Hugel: If you need (another) proof of climate change, ask the vintners, because grapes and their transformed products are great witnesses of it. My grandfather at the beginning of his career saw a regular harvest start on October 15th. That was a good average date to bring pickers in and start a 6 week-long harvest. Today we harvest in 4 to 5 weeks and start on average 15th of September! 2018 and 2017 respectively, even 7th and 5th of September! And the sugar content in the grapes are way higher than at the time. And that is in one lifetime!

Overall in Alsace, climate change has been a blessing. Keep in mind we are a northern wine region, our main challenge is ripening our grapes. I should say was, because the two unripe vintages per decade are long gone. Good thing, because they would be impossible to sell today, in our globalized world. And the two exceptional vintages per decade have gone to four, maybe even six! My ancestors would not believe it if they came back to life.

Nonetheless we are seeing the first issues with climate as well, our Pinot Gris and Gewurztraminers often reach 14; 14,5, 15% of alcohol, despite early picking. The Gewurz show higher residual sugar than they used to, and we are generally known for producing dry wines in the family, so this is not helping us. The profile of wines has changed also due to shorter ripening seasons, the aromatic development of the wines is different, we sometimes feel a little bit of nostalgia, knowing the wines our ancestors used to produce will most likely never be made again.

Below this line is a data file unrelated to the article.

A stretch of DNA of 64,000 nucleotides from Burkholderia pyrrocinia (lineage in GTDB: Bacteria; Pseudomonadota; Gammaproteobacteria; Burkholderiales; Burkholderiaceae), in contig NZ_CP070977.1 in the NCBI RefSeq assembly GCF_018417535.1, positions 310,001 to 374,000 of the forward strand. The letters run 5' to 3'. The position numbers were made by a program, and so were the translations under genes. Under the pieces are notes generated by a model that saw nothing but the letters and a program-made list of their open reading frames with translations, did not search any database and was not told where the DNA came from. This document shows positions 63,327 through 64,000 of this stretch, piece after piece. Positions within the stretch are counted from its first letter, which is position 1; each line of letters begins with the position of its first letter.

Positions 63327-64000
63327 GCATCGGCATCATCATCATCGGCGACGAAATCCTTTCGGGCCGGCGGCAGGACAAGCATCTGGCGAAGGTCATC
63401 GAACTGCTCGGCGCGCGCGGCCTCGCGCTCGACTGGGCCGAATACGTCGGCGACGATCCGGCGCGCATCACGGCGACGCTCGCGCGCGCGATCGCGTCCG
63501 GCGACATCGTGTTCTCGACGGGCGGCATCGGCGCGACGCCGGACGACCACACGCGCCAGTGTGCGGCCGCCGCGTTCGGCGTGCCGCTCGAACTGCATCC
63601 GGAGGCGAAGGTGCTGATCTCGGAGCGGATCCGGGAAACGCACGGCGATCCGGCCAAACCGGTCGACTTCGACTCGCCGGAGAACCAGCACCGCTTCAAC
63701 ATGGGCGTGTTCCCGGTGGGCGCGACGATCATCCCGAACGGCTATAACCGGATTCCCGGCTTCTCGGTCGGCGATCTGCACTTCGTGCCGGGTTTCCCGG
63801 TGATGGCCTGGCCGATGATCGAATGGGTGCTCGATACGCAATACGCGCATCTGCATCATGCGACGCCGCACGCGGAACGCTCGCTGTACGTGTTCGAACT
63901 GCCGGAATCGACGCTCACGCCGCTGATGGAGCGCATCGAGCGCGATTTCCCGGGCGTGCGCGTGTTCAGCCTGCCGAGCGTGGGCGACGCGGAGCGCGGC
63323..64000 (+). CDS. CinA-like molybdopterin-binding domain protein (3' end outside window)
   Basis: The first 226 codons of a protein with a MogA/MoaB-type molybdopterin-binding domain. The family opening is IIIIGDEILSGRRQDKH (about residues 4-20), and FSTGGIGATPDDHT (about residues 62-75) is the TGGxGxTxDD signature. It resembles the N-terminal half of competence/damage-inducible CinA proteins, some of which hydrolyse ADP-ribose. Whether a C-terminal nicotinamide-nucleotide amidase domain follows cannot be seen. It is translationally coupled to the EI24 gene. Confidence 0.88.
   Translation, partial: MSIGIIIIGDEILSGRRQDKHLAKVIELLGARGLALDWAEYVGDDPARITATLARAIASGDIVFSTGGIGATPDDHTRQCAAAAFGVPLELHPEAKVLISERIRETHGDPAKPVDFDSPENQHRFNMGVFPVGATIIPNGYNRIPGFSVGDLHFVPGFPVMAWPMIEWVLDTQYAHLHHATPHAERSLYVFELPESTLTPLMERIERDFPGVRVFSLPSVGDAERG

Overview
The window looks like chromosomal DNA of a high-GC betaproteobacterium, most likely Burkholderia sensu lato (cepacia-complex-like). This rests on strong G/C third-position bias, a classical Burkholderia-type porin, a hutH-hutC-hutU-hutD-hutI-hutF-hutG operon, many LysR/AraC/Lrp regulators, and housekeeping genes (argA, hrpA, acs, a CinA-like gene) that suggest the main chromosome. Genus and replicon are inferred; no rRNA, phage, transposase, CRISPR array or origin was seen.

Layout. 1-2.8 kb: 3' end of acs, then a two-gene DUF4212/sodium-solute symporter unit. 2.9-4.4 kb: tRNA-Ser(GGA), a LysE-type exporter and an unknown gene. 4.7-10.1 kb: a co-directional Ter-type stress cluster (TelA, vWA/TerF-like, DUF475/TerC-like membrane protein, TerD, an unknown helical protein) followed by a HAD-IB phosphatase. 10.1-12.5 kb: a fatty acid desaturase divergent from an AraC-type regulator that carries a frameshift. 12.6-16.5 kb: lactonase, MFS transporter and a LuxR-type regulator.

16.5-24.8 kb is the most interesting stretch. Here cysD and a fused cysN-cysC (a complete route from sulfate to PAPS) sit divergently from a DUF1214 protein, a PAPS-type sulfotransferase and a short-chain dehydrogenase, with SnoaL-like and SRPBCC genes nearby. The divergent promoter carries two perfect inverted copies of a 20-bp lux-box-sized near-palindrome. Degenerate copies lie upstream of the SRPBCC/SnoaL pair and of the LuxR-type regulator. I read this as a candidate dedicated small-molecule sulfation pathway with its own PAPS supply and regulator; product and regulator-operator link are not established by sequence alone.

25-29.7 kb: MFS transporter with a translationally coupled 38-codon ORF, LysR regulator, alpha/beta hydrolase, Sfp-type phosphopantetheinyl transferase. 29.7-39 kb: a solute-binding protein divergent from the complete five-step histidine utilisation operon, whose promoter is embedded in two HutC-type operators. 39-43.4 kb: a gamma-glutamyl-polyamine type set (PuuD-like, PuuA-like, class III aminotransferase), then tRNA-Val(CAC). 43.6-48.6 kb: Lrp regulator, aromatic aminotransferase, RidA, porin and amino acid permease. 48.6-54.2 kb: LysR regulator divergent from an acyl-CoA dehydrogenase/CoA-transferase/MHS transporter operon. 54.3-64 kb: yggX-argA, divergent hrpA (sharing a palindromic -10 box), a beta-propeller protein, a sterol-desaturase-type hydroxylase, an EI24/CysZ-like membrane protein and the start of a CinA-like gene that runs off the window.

Hyland: Alsace wines are not as well known by consumers as other wines of France (especially Burgundy and Bordeaux) or as well known as wines from California or some regions of Italy. Why is that? Is the subject of Alsatian wines too confusing to consumers (too many varieties)? Is it because consumers don’t know these varieties? What must the producers of Alsace do to change consumer awareness and improve sales? What must they do to have sommeliers show more interest in Alsace wines?

Hugel: Alsace is a unique region, a complex region, just take its history, torn between France and Germany, producing wine “the French way” with “German grapes”, its culture and history is Allemanic, its nationality is clearly French. The flute shaped bottle is of the Rhine, but it is on the (only) French side of the Rhine. The wines are French, but only for the past 70 years.

Being unique is a great advantage of our region, unfortunately, it is also a greater deal of explaining, promoting, sharing and educating. Keep in mind we are comparing Alsace, 15,000 hectares with Bordeaux: 118,000 hectares, Burgundy, 30,000 hectares. We are a relatively small region compared to the rest of the French wine country. (Editor’s note: A hectare equals 2.47 acres.)